Nanganallur is a southern neighborhood in Chennai, Tamil Nadu. The area is home to many renowned temples, some of which are quite ancient, too. They include the Dharmalingeshwarar Temple, Ardhanareeshwarar Temple, Vembuli Amman temple, Adivyathihara Bhakthanjaneya temple, Raja Rajeshwari temple, Uthira Guruvayurappan temple, Lakshmi Narasimha temple, Karumariamman temple, Ragavendra temple, Lakshmi Hayagrivar temple, Ayyappan Temple, Sri Sakthi Vinayagar Temple, etc. Sri Rajarajeswari temple is one of the oldest temples here, and the area got its name from the Goddess. ‘Nanga Nallai’ means ‘place of good-natured women,’ and it later became Nanganallur. This is a private temple and is also known as Sarvamangala Rajarajeswari Ashram. The temple has two floors and is located on 16th street at Thillaiganga Nagar.

The presiding deity here is Goddess Rajarajeshwari, an incarnation of Goddess Shakti. Her idol supposedly came from the Homa Kundam. This temple is quite unique, as devotees should circumambulate it only in the anti-clockwise direction, unlike in other temples.

Sri Rajarajeshwari Temple was built in the early 1970s by Sri Rajarajeswari Ashram under the guidance of Sri Rajagopala Swamigal. Worshipping Goddess Rajarajeswari here on Tuesdays will cure all ailments, goes the belief. Worshipping here on Fridays can bring prosperity. Purnima (Full Moon day) is also very auspicious for worshipping the Goddess.

Legend behind the Temple

According to legend, Ambal forced Sri Rajagopala Swamigal to construct a temple after resigning from his bank job. All the contributions came from his disciples. The idol was shifted to the current location in 1970 (an Ambal temple supposedly existed since ancient times at the same place where a new temple was built). The temple was built not as per Agama. The Poojas are conducted as per Sri Vidya tradition. Sri Rajagopala Swamigal trained his disciples to perform the Pooja. The belief is that Agasthiyar and Thirumoolar worshipped this Ambal when the old temple existed.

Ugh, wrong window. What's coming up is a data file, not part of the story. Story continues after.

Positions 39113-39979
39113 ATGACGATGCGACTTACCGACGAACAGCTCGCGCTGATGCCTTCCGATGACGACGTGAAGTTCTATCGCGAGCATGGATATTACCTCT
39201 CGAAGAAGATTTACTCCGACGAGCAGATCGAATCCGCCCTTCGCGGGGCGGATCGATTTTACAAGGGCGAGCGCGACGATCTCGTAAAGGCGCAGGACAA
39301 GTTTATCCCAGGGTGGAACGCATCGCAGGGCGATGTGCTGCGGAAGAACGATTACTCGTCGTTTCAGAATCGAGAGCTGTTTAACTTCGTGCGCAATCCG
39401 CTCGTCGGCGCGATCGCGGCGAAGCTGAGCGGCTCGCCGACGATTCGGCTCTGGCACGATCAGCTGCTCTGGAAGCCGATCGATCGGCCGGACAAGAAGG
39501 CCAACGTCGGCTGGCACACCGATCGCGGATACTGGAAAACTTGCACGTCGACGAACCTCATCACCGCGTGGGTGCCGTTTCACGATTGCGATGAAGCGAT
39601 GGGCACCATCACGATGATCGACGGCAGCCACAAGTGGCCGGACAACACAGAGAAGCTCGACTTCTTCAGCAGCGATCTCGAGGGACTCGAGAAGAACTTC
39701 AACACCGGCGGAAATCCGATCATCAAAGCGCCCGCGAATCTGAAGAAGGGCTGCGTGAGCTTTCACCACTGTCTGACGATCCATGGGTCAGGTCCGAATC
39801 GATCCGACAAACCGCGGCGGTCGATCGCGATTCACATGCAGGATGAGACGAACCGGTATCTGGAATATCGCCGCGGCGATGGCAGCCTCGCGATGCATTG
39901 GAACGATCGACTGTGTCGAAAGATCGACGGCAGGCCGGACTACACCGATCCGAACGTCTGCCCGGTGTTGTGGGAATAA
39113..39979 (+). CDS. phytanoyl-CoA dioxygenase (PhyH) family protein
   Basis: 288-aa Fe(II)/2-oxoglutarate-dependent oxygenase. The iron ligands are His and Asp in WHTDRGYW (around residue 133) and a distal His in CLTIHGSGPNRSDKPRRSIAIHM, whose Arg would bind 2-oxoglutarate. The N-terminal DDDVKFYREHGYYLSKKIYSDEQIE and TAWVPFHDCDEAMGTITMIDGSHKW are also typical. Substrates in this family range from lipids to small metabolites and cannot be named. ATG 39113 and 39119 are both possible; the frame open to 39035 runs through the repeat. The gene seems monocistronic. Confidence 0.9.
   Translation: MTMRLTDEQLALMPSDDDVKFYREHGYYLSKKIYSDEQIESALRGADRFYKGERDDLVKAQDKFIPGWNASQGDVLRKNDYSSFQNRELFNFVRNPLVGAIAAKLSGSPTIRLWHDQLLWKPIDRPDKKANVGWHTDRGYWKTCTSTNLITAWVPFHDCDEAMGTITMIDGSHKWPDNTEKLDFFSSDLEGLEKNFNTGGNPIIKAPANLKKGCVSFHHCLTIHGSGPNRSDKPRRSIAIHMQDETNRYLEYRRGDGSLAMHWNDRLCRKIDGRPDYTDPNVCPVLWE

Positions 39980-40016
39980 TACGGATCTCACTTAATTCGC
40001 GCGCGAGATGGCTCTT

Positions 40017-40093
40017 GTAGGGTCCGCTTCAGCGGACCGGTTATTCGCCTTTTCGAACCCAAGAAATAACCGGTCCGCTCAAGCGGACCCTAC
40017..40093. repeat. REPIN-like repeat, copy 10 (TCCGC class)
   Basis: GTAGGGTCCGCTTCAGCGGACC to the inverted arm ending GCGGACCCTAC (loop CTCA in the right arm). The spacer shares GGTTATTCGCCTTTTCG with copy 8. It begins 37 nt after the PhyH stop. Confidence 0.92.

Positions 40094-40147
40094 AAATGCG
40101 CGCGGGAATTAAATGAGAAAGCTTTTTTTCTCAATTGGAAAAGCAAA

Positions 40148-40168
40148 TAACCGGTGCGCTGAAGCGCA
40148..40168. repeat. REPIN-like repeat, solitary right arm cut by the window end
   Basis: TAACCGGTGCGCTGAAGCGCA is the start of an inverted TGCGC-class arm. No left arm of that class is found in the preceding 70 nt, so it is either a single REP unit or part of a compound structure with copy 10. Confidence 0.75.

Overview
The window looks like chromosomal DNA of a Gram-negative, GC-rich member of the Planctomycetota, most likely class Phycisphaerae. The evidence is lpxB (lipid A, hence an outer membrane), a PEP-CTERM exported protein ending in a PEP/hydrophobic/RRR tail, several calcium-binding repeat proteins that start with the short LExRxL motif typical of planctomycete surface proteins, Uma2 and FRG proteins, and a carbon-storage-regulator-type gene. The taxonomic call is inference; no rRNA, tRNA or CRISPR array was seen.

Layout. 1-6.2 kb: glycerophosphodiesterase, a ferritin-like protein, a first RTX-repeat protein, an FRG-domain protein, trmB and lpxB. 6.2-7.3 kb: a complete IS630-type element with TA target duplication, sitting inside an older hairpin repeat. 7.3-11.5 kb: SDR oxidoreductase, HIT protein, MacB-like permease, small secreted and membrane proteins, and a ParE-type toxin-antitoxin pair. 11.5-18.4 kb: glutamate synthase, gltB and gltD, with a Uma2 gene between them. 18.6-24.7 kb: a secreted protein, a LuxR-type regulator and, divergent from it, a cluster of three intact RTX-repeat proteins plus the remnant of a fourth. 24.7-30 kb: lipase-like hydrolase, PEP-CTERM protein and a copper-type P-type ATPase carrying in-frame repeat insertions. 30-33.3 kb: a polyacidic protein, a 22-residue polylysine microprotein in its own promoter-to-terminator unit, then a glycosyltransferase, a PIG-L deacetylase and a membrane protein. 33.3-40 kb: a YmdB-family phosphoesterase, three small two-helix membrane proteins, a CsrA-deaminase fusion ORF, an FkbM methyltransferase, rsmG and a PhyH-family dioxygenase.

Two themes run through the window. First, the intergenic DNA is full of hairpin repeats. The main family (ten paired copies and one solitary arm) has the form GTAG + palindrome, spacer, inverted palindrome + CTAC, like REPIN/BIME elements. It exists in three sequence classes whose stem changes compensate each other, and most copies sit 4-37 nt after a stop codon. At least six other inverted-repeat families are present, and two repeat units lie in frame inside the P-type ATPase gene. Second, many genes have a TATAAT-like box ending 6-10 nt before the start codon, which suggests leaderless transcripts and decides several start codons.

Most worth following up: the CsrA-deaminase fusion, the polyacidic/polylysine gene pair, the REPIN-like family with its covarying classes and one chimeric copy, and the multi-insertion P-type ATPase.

The main deity of this temple emerged in a Homa kundam. Rajagopala Swamigal, the founder of Rajarajeswari temple, was performing homam to the Goddess on Navarathri Friday, on Vishaka Nakshatra in 1957, in a mini yagasala atop his house in George Town, Chennai. Hundreds of devotees were at the house to seek the blessings of the goddess. The Swamigal completed Poornahuti and gave Prasadam to everyone. Suddenly, one of his aides emerged from the Pooja room and pointed to some stones glinting in the agni of the Homa kundam.

Swamigal tried to collect the stones from the Homa kundam on a tray. The stones felt very heavy, and the tray tilted to one side, unable to bear the weight. The next day the Swamigal showed the stones to Kanchi Paramacharya. The latter promptly identified the big stone as Ambal and the other small stones as Siddhi Manigal.

Within a year, the big stone was sculpted in the form of Goddess Rajarajeswari holding a Shankh (conch), Chakram (discus), sugarcane bow and pushpa baanam (flower arrows). Rajagopala Swamigal, by divine instruction, built the temple and ashram in Thillai Ganga Nagar, Nanganallur. He then consecrated the idol of Goddess Rajarajeswari, which is the presiding deity.

Architecture of the Temple